Answer: Do not be fooled by
what is too often deceptive advertising. These loans have
interest rates much higher than 3%. What they have is
payment rates that start as low as 1% or higher (hence the
deceptive "if you're paying less than 3% we can save
you money"). These advertisements (often Spammed)
represent Neg-Am loans or Options arms.
are adjustable-rate mortgages that have payment rates less
than the interest that is due. Instead of reducing the
debt a little with each payment (amortized loan), the
debt actually grows with each payment (negative-amortized
loan). Obviously, these loans should only be used in
situation where the payment must be at the very minimum
for a short period of time and there is plenty of equity
in the home to start. Does that mean nobody should
consider this type of loan? Heavens, no. From time to time
we have had clients where this was the perfect solution
for a short-term situation. For example, a client who was
having a home built in another state wanted to reduce the
payments on his current home as low as possible to defray
the cost of his big move. His move was scheduled in less
than 24 months. This was a perfect solution.
These types of
loans should never be considered for "first time
homebuyers" that intend to stay put. The period of
neg-am is typically limited to 3-5 years, and no-one
should have to experience the payment shock at the end of
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What is an "Option Arm" and should I be looking for one?
"Options Arms" are called
this because each month borrowers are offered several
options when making their mortgage payment: 1) Minimum
Interest-Only payment, 3) 30-year
amortized payment, and 4) 15-year
amortized payment. We're going to
focus the answer on the minimum payment because that
is where most people get confused. Minimum
payments start out at payment rates as low as 1%, so a
minimum payment on a $500,000 loan might be $1,608.20.
However, the loan itself is an adjustable-rate mortgage at
a much higher rate, say 5.85% so the interest due could be
$2,437.50. the difference of $829.30 is called " interest" or "negative
amortization". In other words, the borrower is now
$829.30 deeper in debt. Although the payment may start as low as 1%, every year
the payment increases by 7.5%. The $1,608.20 first year
payment goes to $1,728.82 the 2nd year, $1,845.48 the 3rd
year, and so on. Most programs go 5 years before recasting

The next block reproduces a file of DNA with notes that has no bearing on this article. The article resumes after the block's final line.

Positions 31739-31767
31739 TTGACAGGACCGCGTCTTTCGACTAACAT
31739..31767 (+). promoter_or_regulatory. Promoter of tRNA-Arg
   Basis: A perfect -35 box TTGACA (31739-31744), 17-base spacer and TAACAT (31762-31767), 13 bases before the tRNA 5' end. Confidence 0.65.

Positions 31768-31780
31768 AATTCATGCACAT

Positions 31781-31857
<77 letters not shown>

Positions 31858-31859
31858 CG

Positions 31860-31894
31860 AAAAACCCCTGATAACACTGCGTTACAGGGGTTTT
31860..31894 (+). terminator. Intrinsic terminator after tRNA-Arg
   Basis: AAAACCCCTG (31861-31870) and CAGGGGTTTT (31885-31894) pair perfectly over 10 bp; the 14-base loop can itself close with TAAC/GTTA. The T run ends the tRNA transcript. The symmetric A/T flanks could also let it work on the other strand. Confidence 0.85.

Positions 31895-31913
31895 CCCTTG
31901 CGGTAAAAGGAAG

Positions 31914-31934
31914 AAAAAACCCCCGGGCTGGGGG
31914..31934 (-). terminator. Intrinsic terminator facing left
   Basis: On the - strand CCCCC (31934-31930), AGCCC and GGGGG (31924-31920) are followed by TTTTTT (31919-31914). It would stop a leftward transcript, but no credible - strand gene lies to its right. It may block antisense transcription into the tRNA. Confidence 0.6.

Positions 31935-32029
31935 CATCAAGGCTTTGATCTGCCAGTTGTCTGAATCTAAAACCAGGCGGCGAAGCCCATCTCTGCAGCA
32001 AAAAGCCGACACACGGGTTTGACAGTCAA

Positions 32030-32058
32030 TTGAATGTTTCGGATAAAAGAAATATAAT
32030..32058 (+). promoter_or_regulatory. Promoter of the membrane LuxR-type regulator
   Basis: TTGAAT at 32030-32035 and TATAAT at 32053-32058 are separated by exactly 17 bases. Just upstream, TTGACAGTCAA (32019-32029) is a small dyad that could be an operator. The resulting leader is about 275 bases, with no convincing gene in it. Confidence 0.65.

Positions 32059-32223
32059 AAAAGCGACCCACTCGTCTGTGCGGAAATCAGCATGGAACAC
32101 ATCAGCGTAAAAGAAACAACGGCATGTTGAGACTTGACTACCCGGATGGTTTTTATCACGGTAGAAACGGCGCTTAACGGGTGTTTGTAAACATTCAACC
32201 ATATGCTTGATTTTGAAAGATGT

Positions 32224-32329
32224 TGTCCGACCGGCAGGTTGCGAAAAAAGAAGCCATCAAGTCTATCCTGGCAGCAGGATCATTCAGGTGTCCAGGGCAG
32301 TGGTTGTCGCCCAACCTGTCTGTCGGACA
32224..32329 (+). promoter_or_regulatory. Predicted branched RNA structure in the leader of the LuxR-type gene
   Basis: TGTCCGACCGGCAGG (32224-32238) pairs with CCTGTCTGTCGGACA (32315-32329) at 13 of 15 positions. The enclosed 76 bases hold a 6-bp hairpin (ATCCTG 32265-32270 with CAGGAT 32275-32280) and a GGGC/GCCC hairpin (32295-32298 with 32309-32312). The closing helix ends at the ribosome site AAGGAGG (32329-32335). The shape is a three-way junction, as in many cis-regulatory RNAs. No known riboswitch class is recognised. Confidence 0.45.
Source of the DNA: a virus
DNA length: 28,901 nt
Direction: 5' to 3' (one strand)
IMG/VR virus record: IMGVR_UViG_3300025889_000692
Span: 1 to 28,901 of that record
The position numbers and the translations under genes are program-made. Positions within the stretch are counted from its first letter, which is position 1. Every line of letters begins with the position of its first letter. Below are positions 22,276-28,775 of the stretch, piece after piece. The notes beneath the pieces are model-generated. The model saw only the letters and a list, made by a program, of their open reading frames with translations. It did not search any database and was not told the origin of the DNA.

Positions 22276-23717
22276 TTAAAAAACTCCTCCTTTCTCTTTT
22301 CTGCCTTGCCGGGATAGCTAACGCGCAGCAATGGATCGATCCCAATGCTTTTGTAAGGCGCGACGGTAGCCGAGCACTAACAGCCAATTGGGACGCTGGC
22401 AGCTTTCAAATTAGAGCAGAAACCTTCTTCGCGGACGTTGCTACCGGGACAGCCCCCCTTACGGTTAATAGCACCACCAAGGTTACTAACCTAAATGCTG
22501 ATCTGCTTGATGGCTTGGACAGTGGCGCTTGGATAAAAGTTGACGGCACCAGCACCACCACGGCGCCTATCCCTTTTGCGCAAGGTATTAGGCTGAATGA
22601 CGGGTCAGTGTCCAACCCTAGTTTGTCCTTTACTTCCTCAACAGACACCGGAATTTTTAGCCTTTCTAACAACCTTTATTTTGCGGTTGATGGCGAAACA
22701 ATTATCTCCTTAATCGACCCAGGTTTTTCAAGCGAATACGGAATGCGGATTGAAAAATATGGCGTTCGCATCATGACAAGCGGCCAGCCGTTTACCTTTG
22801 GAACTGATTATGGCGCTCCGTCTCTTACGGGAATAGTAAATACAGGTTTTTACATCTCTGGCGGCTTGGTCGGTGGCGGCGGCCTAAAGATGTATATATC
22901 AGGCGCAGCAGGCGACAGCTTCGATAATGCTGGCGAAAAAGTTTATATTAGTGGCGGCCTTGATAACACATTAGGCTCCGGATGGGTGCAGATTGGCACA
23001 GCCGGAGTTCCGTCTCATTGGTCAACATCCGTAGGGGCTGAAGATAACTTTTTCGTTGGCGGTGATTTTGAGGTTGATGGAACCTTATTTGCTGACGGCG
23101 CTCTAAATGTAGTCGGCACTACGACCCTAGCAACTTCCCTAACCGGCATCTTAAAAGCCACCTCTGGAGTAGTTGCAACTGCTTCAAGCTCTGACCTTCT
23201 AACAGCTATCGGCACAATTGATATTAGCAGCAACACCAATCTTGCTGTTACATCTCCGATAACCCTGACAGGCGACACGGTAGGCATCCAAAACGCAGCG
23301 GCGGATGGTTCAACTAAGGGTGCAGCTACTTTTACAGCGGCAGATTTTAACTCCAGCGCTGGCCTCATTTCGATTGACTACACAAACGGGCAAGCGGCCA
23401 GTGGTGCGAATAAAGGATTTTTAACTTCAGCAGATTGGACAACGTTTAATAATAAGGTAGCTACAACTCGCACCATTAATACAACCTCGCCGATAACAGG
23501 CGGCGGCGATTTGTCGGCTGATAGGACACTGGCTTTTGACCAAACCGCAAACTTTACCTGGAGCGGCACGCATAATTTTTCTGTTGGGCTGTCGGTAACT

into a fully amortized loan based on the current rate and
the balance due.
borrower makes the minimum payment every month and
interest rates climb, the amount of "deferred
interest" could reach the limits of the program
(typically 110% of the original balance) and force
recasting before the 5-year time limit. This can come as
quite a shock to folks who did not understand the program
and thought they had found the cheapest mortgage payment
ever. For instance, the example we used earlier would
produce a recast payment of $5,792.73 if the rate on the
arm were to reach its maximum rate of 12.0% at 110% of
the original loan amount just at the 5-year limit.
Many analysts are concerned that uniformed borrowers will
be forced to walk away from their homes and debts should
rates rise quickly and they continue to make minimum
mean you have to be a fool to get an "Options
Arm"? Quite the contrary. As long as you understand
what it is, how it works, and what
its limitations are,
these types of loans can be very beneficial. For example, a
client of ours has a wife who wanted to return to school.
Although the equity position in their house was very strong,
their mortgage payment would be much harder to make for the
two years she was in school and not earning. We took out
some cash to pay off some of their debts, and reduced
their monthly mortgage payment and other payments by
more than half her salary. After she returns to work, they
have the option of converting to a 30-year fixed rate or
refinance the mortgage. Also, I should
point out that although the program I described on the
left is typical of "Options Arms" programs,
there is one investor that in
this type of loan and offers some very attractive
improvement, including: more stable indexes, 125% recast
limit, and 10 years of graduated minimum payments instead
of 5. If you are
working with a mortgage broker who steers you toward an
"Options Arm", ask him or her to explain
"recasting". If you sense any hesitation, run
away. There are far too many inexperienced loan officers
selling these programs as the "latest &
greatest" solution without really understanding the
loans. And if the loan officer doesn't understand it, how
likely do you think the borrower will understand it?
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What is a Home Equity Line of
Credit or HELOC?
HELOC stand for
Home Equity Line of Credit. It is like having a gold or
platinum credit card that is tied to your home. Most HELOCs
are 2nd mortgages used to help buyers without enough funds
for down payment to keep their mortgage below 80%LTV (see
question on having less